Friday, June 21, 2013

Let's go the movies...China style

Today in class we had a short discussion about movie theaters in China.  Going to the movies in China is very different from going to the movies in the States.  I've never really thought about all the differences until today when my teacher (who taught in Singapore for awhile) was sharing his frustrations about movie theaters in China.  Here's a quick look at what you can expect if you choose to go to a movie in China.

Photo credit: Wang Zhao/Getty Images
1)  It is not cheaper.  Some things in China are cheaper, movies are not.  In fact, most of the time they are more expensive (up to $15 per person). 
2)  In the words of my teacher, "the hardware (seats, screen, etc) are excellent, the software (sound, video quality) not so much."
3)  Silencing your cell phone is not expected.  In fact, most Chinese will answer their cell phones in the movie theater.  And text.  And take pictures (or video).  We actually had a Chinese person take a picture of us (a row of foreigners) sitting next to him - he used flash and everything.  Very smooth.  In general, the cultural expectation of when and where to answer your cell phone is very different.  It is not considered rude to answer your cell phone or have it ring loudly during a movie (or in class). 
4)  There aren't many rules.  Feet on the chairs, shoes off the feet...I'm being serious.  
5)  Assigned seats.  This is also true in Thailand.  When you buy the ticket, you are assigned a seat (that you get to pick).  There isn't a "rule" to sit in your exact assigned seat, but most of the time you do or sit close to where you have your ticket.  It depends how full the theater is (the more full, the more people sit in their assigned seat). 
6)  Sweet popcorn.  Chinese love sweet popcorn.  I have not figured this one out.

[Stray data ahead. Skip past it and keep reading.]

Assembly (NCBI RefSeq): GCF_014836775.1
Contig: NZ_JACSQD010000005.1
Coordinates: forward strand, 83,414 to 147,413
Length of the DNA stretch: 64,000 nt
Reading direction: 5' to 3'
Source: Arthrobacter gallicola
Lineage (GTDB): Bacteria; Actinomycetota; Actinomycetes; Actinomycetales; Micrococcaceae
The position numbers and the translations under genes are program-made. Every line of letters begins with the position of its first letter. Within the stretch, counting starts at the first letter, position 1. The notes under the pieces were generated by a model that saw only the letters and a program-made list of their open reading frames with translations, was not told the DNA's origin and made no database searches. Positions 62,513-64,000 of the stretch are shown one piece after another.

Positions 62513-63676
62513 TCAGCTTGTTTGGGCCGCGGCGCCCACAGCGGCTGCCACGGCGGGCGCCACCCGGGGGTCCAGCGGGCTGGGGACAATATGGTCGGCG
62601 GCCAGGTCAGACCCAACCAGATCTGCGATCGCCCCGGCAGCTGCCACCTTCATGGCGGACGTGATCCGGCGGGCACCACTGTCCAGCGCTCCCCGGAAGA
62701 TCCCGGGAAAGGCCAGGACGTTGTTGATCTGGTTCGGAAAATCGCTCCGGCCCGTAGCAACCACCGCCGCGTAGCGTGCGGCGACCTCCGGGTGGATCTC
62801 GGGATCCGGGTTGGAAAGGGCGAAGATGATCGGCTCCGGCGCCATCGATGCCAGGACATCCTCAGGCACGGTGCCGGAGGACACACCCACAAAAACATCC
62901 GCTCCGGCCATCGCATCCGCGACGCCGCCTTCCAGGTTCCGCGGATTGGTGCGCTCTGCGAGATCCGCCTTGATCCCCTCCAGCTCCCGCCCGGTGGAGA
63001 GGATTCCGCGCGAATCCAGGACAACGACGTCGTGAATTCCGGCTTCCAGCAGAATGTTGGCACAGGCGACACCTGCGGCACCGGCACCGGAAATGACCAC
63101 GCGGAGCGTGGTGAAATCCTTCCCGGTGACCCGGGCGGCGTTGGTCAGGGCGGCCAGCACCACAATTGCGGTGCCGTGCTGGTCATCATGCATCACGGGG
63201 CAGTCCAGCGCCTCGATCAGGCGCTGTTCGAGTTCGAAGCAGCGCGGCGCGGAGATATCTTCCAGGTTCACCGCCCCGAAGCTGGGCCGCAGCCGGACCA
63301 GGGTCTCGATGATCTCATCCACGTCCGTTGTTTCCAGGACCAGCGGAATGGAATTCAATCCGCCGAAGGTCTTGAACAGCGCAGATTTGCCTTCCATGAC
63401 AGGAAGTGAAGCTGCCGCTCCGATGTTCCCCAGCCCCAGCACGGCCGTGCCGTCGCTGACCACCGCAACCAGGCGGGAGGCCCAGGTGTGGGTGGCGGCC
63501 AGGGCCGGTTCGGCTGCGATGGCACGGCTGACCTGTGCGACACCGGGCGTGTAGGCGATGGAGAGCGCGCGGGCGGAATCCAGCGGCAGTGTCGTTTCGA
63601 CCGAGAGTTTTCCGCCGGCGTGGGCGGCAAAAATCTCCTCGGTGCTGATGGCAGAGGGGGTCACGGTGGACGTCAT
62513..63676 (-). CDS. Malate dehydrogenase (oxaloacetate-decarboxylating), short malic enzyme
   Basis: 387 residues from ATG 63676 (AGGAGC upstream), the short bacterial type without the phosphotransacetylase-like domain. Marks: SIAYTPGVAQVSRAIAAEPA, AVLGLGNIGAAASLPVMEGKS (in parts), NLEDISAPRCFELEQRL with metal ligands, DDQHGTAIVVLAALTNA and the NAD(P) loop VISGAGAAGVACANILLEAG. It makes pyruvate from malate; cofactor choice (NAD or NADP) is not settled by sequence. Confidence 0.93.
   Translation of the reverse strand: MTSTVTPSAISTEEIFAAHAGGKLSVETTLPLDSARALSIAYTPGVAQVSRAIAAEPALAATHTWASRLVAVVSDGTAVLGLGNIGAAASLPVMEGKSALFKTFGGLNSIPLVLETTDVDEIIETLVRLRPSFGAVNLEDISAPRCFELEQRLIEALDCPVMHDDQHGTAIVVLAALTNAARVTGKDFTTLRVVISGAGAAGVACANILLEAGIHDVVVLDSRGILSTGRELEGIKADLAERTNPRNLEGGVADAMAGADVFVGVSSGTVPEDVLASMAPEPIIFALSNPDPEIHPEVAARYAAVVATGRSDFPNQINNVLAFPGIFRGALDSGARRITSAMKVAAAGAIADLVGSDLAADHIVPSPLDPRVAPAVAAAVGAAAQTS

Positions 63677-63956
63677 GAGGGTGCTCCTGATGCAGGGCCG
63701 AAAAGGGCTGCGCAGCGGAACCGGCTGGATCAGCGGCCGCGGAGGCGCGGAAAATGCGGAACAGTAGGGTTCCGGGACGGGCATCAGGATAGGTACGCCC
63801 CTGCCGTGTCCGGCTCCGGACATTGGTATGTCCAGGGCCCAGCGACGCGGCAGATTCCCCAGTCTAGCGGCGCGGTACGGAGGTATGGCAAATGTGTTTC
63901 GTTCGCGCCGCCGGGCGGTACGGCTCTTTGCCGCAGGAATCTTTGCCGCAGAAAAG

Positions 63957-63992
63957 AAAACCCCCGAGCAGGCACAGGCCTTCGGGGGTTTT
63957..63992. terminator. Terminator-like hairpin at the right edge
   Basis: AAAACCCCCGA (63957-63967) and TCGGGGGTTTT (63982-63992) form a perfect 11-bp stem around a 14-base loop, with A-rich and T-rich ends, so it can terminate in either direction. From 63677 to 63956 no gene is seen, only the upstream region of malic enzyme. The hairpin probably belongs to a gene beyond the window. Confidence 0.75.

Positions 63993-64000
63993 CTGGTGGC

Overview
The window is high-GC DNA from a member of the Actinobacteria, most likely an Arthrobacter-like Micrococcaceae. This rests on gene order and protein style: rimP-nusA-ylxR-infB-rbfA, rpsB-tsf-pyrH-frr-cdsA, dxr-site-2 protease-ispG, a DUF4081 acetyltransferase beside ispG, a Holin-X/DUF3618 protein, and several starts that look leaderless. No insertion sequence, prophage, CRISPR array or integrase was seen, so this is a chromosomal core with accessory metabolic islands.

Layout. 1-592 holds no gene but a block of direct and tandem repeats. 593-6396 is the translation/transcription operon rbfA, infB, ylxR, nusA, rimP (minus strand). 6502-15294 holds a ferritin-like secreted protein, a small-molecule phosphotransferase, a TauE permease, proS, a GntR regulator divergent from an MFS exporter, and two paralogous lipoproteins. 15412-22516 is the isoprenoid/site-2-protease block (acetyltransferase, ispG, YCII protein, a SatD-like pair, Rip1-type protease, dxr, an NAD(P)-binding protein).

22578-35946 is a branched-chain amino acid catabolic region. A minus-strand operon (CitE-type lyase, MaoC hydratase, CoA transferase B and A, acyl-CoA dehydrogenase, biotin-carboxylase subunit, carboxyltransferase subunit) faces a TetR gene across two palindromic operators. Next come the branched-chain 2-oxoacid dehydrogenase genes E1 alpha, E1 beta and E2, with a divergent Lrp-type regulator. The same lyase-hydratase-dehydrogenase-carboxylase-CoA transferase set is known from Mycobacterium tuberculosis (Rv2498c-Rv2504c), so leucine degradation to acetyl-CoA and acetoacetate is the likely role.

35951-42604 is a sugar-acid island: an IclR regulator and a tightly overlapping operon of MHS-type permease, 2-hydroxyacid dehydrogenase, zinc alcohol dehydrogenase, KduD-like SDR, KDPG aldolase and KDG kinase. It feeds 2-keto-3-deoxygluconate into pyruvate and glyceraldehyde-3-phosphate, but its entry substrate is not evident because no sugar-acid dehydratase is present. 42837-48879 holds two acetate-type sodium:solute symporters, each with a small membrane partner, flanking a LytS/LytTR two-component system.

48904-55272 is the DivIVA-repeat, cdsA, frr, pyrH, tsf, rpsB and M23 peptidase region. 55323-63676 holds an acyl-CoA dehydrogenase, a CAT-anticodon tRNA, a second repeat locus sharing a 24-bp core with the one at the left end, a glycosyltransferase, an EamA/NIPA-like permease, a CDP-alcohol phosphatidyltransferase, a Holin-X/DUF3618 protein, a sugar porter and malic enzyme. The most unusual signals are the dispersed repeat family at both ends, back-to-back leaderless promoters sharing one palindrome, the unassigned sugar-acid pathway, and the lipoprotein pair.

7)  No previews.  Instead it's commercials or sometimes they just get right to the movie.  It's best not to be late.
8)  Late arrivals.  My teacher shared this frustration, I have not experienced it personally.  He said many Chinese will show up 30 minutes late to the movie.  Again, I don't know why, but apparently it is often enough to cause my teacher frustration.
And lastly...
9)  Talking.  Just like the cell phone, talking is permitted in Chinese movie theaters.  It would actually be rude (on most counts) for someone to "shush" someone else.  I'm still trying to understand this one.  I think in obnoxious situations you could ask someone to be quiet, but for the most part talking during a movie with your friends is very acceptable.  Lots of chatter at the theater.

The market for movies in China is huge.  More and more foreign companies want to make sure they get in on the Chinese market.  Here's an interesting article about Iron Man 3 and what Marvel Entertainment did to make sure they got a piece of the pie.

On side note, we did go and see Iron Man 3 here and the parts they added just for China were kind of annoying (partly because they didn't translate them and partly because I had read about it ahead of time and thought it was distasteful).